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#159869 - 08/09/06 09:46 PM Nordiska  
Joined: Aug 2006
Posts: 15
tx360 Offline
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tx360  Offline
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Posts: 15
I'm hoping to buy a grand piano soon and am currently researching pianos and have been considering a Nordiska 5'5" or the 6'1" grand. I've have heard good things about the Nordiska pianos from this forum and really like to hear from people who own them or techs that have worked on them. I am a total beginner at piano and would like a piano that could last a while and one that I would not outgrow. I really like the prices of the Nordiska's and the new Piano book has said good things about them. Please let me know if the Nordiska is worth the effort. Again, the price point is where I want to stay and I haven't been able to find any Yamaha's or Kawai's in that price point that aren't 20 or 30 years old. Please advise.

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#159870 - 08/09/06 09:51 PM Re: Nordiska  
Joined: Sep 2005
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jollyroger Offline
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jollyroger  Offline
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Posts: 849
Houston, TX
Nordiska's are a great value for their price point and sound lovely. If you can swing the 6'1", then go for it. But be sure to play as many pianos as you can before purchasing. Also, many dealers offer trade ups - generally in the first 3 to 5 years. So if you plan to upgrade during that time, then you may want to check this out too.
Best regards and keep us posted.
Regards,
Roger


Music is the wine that fills the cup of silence.
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#159871 - 08/09/06 10:39 PM Re: Nordiska  
Joined: Aug 2005
Posts: 18,182
Monica K. Offline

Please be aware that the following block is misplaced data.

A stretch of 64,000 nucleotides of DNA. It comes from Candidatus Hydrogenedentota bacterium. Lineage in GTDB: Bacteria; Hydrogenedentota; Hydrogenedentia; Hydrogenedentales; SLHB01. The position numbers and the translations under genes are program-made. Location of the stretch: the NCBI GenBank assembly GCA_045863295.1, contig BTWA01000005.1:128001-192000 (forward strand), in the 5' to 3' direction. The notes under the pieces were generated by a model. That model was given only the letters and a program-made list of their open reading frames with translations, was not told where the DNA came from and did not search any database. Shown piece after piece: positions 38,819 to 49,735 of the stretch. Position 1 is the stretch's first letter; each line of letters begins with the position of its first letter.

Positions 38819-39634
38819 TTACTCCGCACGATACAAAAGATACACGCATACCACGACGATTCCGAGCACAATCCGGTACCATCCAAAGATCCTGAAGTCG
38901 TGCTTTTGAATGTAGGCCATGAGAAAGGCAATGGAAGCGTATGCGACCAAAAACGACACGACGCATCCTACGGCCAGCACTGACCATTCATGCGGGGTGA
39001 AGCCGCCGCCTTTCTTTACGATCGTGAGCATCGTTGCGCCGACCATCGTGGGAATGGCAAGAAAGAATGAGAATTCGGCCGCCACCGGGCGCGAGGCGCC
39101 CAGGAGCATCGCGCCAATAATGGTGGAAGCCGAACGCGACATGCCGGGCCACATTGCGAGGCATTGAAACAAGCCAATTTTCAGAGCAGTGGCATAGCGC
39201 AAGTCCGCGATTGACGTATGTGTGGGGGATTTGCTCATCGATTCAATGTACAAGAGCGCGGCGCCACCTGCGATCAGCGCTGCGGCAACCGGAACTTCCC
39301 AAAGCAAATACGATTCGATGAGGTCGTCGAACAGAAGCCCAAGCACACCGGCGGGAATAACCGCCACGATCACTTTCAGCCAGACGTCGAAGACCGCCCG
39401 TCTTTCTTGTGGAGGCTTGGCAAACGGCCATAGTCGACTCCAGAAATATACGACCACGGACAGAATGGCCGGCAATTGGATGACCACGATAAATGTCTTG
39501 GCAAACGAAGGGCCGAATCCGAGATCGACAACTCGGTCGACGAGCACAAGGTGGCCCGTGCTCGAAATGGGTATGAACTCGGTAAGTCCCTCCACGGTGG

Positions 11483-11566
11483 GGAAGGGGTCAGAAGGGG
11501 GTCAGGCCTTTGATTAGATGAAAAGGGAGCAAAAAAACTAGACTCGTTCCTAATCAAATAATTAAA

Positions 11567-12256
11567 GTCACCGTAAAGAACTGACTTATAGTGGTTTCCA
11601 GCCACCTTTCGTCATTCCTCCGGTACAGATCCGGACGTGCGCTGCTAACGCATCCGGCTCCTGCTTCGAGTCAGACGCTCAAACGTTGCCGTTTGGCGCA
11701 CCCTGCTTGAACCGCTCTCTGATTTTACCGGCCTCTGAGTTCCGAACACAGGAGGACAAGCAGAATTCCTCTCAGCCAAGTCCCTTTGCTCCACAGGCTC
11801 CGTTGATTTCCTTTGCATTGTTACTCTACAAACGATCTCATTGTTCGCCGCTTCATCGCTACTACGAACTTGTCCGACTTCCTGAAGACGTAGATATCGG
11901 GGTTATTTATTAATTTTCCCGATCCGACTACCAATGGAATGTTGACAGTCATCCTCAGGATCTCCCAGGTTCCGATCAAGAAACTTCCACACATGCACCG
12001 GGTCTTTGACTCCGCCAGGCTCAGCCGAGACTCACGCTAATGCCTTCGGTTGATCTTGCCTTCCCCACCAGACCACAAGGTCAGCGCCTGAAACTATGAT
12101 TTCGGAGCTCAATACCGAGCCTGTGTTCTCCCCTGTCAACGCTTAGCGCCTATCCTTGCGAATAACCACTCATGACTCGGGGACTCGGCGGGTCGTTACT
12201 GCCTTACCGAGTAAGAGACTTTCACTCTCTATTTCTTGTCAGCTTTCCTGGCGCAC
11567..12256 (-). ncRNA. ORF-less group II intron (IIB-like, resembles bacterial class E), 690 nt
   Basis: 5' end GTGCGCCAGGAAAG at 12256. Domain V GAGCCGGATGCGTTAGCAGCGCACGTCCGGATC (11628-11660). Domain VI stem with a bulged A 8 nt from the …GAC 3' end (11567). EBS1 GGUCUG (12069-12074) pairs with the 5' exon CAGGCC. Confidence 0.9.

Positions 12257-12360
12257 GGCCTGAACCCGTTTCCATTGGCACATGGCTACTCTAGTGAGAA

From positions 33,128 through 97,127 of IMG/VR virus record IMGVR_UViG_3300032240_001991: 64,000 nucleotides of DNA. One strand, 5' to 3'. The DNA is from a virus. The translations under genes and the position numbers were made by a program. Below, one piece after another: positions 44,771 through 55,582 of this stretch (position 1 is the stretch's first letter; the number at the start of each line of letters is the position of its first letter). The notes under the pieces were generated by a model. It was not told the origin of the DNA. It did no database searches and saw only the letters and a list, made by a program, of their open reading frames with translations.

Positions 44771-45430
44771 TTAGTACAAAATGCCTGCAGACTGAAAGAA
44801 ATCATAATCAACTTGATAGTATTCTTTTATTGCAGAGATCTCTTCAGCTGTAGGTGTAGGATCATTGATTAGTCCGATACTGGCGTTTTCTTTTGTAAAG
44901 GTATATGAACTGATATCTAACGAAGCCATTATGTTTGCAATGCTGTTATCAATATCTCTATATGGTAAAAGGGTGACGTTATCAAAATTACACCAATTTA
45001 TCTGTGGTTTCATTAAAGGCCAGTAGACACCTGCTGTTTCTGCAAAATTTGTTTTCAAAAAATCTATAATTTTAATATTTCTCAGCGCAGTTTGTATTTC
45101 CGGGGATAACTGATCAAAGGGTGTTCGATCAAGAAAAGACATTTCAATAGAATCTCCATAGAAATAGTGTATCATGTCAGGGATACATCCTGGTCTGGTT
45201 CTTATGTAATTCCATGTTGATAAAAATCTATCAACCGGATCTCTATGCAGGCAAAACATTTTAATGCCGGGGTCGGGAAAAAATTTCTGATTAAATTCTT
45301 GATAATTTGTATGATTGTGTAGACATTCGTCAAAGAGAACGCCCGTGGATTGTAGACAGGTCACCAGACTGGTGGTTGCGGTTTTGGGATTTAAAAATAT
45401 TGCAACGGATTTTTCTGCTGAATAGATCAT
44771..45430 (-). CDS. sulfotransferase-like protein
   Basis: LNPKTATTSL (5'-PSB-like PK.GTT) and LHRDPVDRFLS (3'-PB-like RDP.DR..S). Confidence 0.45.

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Monica K.  Offline

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Joined: Aug 2005
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Lexington, Kentucky
Welcome to the forum, tx360! I think the Nordiska is a fine choice and should last you a long time. I second jollyroger's advice to go with the 6'1" if you can swing it in terms of price and space. Keep in mind that negotiation is standard with pianos and you will not be paying the asking or list price.

When you get your piano, please come join us in the Adult Beginners forum. We're a friendly and enthusiastic lot. smile


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#159872 - 08/10/06 08:53 AM Re: Nordiska  
Joined: Jun 2001
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Jolly Offline
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Depends on what you want, and how much you want to pay.

The 5 footer is too short, musicality and value start at the 5'5", just as you've noticed.

I think the biggest competition for the Nordiska grands are the Indonesian built Samicks...do try the 5'9" K&C if you get a chance.

But as far as problems with mine...none, nada, zippola.


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#159873 - 08/10/06 08:55 AM Re: Nordiska  
Joined: Jun 2001
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Jolly Offline
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Louisiana
Quote
Originally posted by tx360:
I'm hoping to buy a grand piano soon and am currently researching pianos and have been considering a Nordiska 5'5" or the 6'1" grand. I've have heard good things about the Nordiska pianos from this forum and really like to hear from people who own them or techs that have worked on them. I am a total beginner at piano and would like a piano that could last a while and one that I would not outgrow. I really like the prices of the Nordiska's and the new Piano book has said good things about them. Please let me know if the Nordiska is worth the effort. Again, the price point is where I want to stay and I haven't been able to find any Yamaha's or Kawai's in that price point that aren't 20 or 30 years old. Please advise.
And if my opinion wasn't biased enough laugh , you'll find Geneva's NAMM tech and their retired national sales manager on this site: